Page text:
Today marks two weeks since Earl’s trauma.
Here’s the tough news first. We spoke to Dr. Emelie last night and went over Earl’s current condition. After reviewing yesterday’s x-rays, it’s determined that his C1 and C2 will never fuse naturally because they’re so offset. The gap is just too large for any calcification to bridge and fuse. That means his neck will only be held together with scar tissue.
“Seeing the extent of the subluxation, I wonder how he’s even standing,” said Dr. Emelie. “He’s lucky in that there’s more space for the nerve passage in the first vertebra. That’s my only explanation.”
Earl is not a surgical candidate due to his size. The risk-benefit analysis weighs too far toward the very high-risk. There are multiple fractures of the C1 and the bone is still infected. By performing surgery, there is risk of spreading that infection. On top of that, anesthesia on a horse of his stature adds additional complications.
All of this means that Earl will never ride or drive or partake in any athletic endeavor in the future. This also means he will never be able to mount a phantom for semen collection. Down the road, we may be able to explore ground collection methods, but only if he’s well enough.
The short of it is that Earl may shake off a fly too vigorously and fall down, paralyzed. That’s something we’ll have to mentally prepare for and hope never happens.
Now for some more upbeat news. Andy and I are going to pick Earl up from the hospital tomorrow. Dr. Emelie discussed Earl’s at-home care, which she said was going to be very involved. His wound will need flushing and bandaging twice a day, which he doesn’t like for obvious reasons. Then he’ll need multiple medications pulverized, soaked and administered at 6:00 a.m., noon and 6:00 p.m. One of the drugs is harmful to humans, so I’ll have to wear two sets of gloves. Andy suggested a hazmat suit!
A big strain is Earl’s medications, which will cost approximately $300 per day, and he’ll need to be on them for eight weeks or more. If you’re bad at math like me, the calculator says that’s roughly $16,800. Whoa. That’s a big number, especially on the heels of his critical care hospital stay. We’ve not had the final bill yet, but we’re estimating it to be about $28,000. Plus, we’ve not had our initial emergency response vet bill, which is likely in the $4,000 range. Then we’ve had to invest in making the barn safe for a vision-impaired, special needs horse. Thus far, we’ve got $6,500 sunk in and we’ve not even had Home Telecom come to install the WiFi, nor have we purchased the observation cameras. I’m thinking that will be $2,000. At any rate, we’re looking at a $50,800 bill minimum and the financial finish line keeps getting moved further out. It’s hard not to be discouraged.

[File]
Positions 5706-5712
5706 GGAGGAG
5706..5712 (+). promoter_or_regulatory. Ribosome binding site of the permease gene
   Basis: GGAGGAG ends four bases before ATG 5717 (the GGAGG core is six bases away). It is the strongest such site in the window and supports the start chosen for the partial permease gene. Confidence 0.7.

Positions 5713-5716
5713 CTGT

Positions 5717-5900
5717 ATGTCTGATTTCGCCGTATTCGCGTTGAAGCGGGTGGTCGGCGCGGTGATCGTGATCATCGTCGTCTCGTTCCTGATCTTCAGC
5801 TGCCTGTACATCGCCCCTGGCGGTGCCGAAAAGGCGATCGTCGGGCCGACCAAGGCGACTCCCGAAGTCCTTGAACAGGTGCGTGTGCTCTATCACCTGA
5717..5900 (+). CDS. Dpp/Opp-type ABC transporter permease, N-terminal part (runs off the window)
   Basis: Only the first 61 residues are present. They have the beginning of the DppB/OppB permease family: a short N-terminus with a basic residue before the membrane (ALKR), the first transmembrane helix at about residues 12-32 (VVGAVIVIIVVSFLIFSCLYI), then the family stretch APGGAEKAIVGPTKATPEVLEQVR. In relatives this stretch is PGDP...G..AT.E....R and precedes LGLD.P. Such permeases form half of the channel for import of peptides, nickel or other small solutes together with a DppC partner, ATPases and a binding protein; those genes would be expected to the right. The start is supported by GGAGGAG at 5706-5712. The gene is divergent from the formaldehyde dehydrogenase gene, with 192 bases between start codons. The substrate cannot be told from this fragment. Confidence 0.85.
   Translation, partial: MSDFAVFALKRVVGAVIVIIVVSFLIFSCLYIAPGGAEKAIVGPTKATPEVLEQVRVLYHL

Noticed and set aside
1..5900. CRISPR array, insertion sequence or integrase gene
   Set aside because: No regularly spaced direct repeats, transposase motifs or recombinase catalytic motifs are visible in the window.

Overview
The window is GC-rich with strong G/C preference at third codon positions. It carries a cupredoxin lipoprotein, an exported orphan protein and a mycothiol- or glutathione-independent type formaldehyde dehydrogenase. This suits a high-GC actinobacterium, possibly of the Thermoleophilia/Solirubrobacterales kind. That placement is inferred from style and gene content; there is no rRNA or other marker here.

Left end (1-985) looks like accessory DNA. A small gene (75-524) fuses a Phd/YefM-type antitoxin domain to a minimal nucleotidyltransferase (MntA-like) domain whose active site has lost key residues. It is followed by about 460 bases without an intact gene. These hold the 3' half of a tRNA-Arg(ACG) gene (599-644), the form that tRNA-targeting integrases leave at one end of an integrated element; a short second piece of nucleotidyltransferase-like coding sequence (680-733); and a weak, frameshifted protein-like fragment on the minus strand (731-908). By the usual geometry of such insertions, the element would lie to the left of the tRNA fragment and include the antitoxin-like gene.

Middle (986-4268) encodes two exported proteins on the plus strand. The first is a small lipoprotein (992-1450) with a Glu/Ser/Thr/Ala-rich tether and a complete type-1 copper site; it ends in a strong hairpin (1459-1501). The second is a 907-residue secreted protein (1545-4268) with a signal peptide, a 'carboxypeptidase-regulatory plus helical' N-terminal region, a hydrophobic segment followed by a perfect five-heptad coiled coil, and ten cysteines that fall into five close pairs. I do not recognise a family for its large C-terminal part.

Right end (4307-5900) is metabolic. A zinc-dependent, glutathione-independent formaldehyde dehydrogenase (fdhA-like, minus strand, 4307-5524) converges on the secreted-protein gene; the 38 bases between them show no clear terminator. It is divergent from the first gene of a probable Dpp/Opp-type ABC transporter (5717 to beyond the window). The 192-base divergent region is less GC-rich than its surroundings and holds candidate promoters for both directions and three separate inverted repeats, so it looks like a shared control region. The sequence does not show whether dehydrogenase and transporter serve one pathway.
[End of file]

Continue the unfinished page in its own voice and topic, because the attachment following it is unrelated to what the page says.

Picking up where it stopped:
I don’t want to give up on Earl. I can’t. He’s fought so hard to come this far. He’s demonstrated grit and determination, strength, and perseverance. He deserves a chance at life – no matter the cost. I can’t help but think of my own trauma and the toll it took on my body and emotional wellbeing. I relied on those around me to lift me up, support me. Earl needs that too. He needs to be surrounded by healing love and encouragement. He needs to know that we believe in him. He needs to know we care.
Full disclosure, I am terrified. I worry that he won’t make the trailer ride home. I worry that I’ll do the wound care wrong. I worry the infection will get out of control. I worry that he’ll bang his head and drop down dead. I worry that he’ll lay down and not get up. I worry that he’ll start to have seizures and I’ll have to put him down. I worry that he’ll blindly hit a wall and sever his spinal cord. I worry… about everything.
Nevertheless, tomorrow Andy and I will make the six-hour round trip to bring Earl home. We’re certain he’ll be happier amongst his friends where he can live the remainder of his life, whether it’s long or short.
WAYS TO SUPPORT EARL:
Charleston Equine Clinic: https://www.charlestonequineclinic.com/